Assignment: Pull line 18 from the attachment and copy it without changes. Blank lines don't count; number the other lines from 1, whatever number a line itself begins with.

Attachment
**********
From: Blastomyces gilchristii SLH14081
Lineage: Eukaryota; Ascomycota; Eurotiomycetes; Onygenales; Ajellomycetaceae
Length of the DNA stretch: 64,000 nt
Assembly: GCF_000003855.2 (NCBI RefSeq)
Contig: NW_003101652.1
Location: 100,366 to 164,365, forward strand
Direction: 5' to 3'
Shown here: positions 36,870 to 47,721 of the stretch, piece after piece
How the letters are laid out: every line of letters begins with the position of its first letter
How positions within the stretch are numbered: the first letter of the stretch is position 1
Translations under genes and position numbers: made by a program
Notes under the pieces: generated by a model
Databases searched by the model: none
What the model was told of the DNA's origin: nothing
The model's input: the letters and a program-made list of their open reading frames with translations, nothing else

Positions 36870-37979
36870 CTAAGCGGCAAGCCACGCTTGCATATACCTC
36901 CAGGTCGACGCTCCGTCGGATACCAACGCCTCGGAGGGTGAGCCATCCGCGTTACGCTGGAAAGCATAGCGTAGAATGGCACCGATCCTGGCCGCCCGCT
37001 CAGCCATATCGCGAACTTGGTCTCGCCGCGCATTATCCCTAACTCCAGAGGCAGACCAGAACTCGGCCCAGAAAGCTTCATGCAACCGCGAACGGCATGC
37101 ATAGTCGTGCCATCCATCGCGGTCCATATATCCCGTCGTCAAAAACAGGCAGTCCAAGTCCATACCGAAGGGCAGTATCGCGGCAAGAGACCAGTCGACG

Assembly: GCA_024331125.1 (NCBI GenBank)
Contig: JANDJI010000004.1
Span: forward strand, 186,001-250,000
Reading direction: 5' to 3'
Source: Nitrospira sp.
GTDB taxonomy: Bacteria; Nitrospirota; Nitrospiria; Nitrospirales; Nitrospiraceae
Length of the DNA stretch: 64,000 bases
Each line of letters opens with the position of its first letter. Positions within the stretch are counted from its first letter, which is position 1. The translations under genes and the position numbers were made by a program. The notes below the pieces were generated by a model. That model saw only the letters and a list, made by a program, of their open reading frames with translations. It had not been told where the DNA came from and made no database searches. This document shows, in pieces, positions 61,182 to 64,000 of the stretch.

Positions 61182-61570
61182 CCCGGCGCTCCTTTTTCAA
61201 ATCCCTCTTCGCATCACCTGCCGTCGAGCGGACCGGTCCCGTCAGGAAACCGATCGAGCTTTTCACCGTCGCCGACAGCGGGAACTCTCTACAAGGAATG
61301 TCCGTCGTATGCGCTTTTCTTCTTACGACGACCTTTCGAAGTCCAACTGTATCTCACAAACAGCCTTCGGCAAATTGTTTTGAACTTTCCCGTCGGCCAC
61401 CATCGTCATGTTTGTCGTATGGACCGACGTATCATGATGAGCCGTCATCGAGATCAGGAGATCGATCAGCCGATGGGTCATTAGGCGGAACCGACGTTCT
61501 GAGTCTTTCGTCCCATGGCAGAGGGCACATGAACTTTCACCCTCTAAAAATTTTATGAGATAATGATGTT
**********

36901 CAGGTCGACGCTCCGTCGGATACCAACGCCTCGGAGGGTGAGCCATCCGCGTTACGCTGGAAAGCATAGCGTAGAATGGCACCGATCCTGGCCGCCCGCT